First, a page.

Themes and priority utcomes

A holistic view of youth: Figure 2 provides a representation of the theme areas of Stepping Up. These themes are based on an ecological model of development and a person-centred approach that is also consistent with Aboriginal ways of knowing. The young person is at the centre of the circle – including their spirit / self as described on page 7. Important early interactions for youth include the smaller circles (their personal health and development, their family and friends). As they age, they grow to become members of the broader community (through education and employment, engagement and participation).

Under the guidance of these principles, and based on what research, youth and their allies say matters, Stepping Up is identifying 20 outcomes that are important for the positive development of Ontario's youth (see Stepping Up: A Strategic Framework to Help Ontario's Youth Succeed below). These outcomes articulate what we need to achieve our vision and support youth to succeed.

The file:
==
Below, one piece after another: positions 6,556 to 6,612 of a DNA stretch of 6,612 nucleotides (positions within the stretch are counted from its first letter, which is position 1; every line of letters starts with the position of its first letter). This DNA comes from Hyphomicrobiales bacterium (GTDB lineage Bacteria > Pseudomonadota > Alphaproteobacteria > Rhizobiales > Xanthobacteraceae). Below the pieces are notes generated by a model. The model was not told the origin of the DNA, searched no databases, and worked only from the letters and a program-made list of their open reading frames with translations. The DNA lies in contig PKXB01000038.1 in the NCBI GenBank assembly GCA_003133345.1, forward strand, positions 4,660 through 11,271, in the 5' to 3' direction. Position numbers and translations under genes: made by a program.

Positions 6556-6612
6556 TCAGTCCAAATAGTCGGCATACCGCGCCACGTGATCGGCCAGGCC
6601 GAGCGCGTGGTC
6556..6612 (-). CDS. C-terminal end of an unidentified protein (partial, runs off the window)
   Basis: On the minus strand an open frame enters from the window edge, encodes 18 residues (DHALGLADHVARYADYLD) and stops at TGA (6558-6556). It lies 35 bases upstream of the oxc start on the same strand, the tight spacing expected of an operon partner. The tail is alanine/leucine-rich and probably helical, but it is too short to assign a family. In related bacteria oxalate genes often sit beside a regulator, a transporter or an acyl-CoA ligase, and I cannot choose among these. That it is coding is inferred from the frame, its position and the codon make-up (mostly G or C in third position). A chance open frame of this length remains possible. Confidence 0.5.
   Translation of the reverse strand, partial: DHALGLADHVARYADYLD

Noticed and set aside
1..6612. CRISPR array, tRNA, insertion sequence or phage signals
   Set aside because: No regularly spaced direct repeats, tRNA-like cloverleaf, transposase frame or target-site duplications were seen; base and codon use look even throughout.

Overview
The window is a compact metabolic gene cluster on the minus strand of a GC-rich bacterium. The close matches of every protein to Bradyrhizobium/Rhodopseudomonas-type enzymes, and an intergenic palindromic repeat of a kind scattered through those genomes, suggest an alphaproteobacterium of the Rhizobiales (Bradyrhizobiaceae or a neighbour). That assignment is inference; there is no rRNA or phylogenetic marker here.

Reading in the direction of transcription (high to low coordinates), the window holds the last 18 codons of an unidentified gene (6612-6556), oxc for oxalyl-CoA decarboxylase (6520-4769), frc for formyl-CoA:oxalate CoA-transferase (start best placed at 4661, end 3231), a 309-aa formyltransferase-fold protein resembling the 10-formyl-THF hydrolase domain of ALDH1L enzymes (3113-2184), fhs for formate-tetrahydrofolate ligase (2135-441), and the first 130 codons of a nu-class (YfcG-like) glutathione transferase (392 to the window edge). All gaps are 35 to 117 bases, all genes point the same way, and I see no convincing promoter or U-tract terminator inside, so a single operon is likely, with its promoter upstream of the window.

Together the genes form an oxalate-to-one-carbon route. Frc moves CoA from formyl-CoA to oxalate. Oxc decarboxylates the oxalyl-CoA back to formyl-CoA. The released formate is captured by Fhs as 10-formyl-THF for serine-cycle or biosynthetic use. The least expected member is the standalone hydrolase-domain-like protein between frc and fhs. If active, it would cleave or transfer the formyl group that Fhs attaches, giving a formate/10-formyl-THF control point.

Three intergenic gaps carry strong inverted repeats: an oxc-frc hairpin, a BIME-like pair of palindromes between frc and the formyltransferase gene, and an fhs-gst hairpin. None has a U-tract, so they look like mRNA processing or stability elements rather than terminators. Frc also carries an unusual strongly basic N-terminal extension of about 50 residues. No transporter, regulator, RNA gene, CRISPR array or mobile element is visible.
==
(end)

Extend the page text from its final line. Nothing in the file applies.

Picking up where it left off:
The selection of these outcomes was based on evidence and represents our key priorities for young people.

The Ontario government is committed to focusing on achieving progress toward these outcomes as our priorities for youth. These outcomes will inform policy design and program development across Ontario ministries and through provincial agencies. It is our hope that all those who play a role in supporting youth will use them too.

To help readers navigate the story and rationale behind each outcome, we have organized the narrative across seven themes (Figure 2). These themes reflect key domains of experiences that support positive youth development.

Stepping Up: A Strategic Framework to Help Ontario's Youth Succeed

Common vision

Together, we will support all young people to become healthy, safe, hopeful, engaged, educated and contributing members of their communities and our province.

Guiding principles

  • A positive, asset-based view of youth
  • Targeted support for those who need it